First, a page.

Some Thoughts for Boards of Directors in 2020

Some Thoughts for Boards of Directors in 2020

By Martin Lipton, Steven A. Rosenblum,
Karessa L. Cain, and Kathleen I. Tatum

December 9, 2019

In hindsight, 2019 may come to be viewed as a watershed year in the evolution of corporate governance.  After years of growing alarm about endemic short-termism, the sustainability and competitiveness of businesses over a long-term horizon, and the role of corporate policies in contributing to socioeconomic inequality, there has been an emerging consensus that the prevailing corporate governance system is broken.  Initially, in the aftermath of the financial crisis of 2008, this critique was focused on short-termism as a root cause of systemic destabilization and decay.  In subsequent years, the concept of sustainability gained traction, and ESG (environmental, social and governance) principles were embraced by shareholders and corporations alike as the next frontier in corporate governance best practices.  This in turn laid the foundation for the latest iteration of corporate governance modernization:  the advent of stakeholder governance, and the realization that the pursuit of wealth maximization for shareholders as the sole raison d’être of corporate governance has been a principal accelerant of short-termism and socioeconomic inequality.

Perhaps remarkably, the key proponents of stakeholder governance – which posits that the fiduciary duty of management and the board of directors is to promote the long-term value of the corporation for the benefit of all its constituents and not solely to maximize shareholder wealth – have been a subset of institutional shareholders, namely, the major index funds such as BlackRock, State Street and Vanguard, as well as other shareholders with a long-term investment horizon.  Their reasoning has generally been that, in order to thrive, corporations must focus not only on profitability but more broadly on their social purpose and sustainability, and in that regard, it is essential to consider the interests not only of shareholders but also those of employees, customers, suppliers, the environment, communities and other constituencies who are critical to the success of the corporation.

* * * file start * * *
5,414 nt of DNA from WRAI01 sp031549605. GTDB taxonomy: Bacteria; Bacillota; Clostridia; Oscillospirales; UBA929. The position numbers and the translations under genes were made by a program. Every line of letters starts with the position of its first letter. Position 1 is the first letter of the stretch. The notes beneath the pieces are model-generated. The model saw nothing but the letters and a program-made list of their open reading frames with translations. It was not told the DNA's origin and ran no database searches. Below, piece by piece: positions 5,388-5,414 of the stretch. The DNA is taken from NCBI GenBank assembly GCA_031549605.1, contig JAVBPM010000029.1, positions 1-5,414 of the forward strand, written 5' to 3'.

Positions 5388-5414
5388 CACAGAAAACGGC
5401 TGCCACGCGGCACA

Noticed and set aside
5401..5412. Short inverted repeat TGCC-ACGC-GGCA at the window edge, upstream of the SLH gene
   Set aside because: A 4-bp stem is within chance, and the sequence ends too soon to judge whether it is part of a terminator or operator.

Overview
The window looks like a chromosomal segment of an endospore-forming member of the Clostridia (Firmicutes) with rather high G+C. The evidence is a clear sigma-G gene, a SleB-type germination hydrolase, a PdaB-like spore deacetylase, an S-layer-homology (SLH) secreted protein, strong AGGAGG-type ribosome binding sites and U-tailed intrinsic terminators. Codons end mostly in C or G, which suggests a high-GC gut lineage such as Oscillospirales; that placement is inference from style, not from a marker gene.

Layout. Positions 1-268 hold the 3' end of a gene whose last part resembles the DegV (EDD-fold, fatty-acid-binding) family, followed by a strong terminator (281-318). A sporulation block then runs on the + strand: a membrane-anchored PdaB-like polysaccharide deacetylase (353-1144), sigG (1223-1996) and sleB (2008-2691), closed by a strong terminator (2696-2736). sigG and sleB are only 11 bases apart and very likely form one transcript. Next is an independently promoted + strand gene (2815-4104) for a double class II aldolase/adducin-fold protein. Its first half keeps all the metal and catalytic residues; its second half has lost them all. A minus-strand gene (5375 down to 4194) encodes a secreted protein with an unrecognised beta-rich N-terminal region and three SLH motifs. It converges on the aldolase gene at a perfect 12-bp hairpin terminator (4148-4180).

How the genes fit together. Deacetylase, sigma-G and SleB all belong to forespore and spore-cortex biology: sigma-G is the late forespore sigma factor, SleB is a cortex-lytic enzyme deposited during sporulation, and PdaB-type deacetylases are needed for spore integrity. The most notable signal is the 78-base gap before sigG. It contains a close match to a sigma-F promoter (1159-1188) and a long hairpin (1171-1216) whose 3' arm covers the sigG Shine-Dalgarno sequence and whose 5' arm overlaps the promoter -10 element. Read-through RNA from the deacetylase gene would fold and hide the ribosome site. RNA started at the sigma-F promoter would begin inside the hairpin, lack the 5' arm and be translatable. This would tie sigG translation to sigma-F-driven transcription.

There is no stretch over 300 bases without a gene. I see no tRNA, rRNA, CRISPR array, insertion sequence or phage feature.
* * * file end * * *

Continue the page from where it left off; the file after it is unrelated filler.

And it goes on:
In the last few months, several milestones have solidified this formulation of corporate governance.  In August, the Business Roundtable embraced stakeholder governance in a statement signed by 181 high-profile CEOs:  “[W]e share a fundamental commitment to all of our stakeholders….  Each of our stakeholders is essential.  We commit to deliver value to all of them, for the future success of our companies, our communities and our country.”  In November, the British Academy echoed this theme in its “Principles for Purposeful Business,” and earlier this month, the World Economic Forum issued its “Davos Manifesto 2020:  The Universal Purpose of a Company in the Fourth Industrial Revolution,” which states:

The purpose of a company is to engage all its stakeholders in shared and sustained value creation.  In creating such value, a company serves not only its shareholders, but all its stakeholders – employees, customers, suppliers, local communities and society at large.  The best way to understand and harmonize the divergent interests of all stakeholders is through a shared commitment to policies and decisions that strengthen the long-term prosperity of a company.

At this point, much of the focus on stakeholder governance has shifted from the question of whether a board of directors should take into account the interests of other stakeholders, to how a board should do so.  In the coming year, directors will need to grapple with a host of questions about the practical implications of this new paradigm – such as how to adjust existing board functioning to reflect stakeholder governance, questions about the contours of the board’s legal obligations, and what, if any, modifications should be made to communications and engagement efforts with shareholders and other stakeholders.

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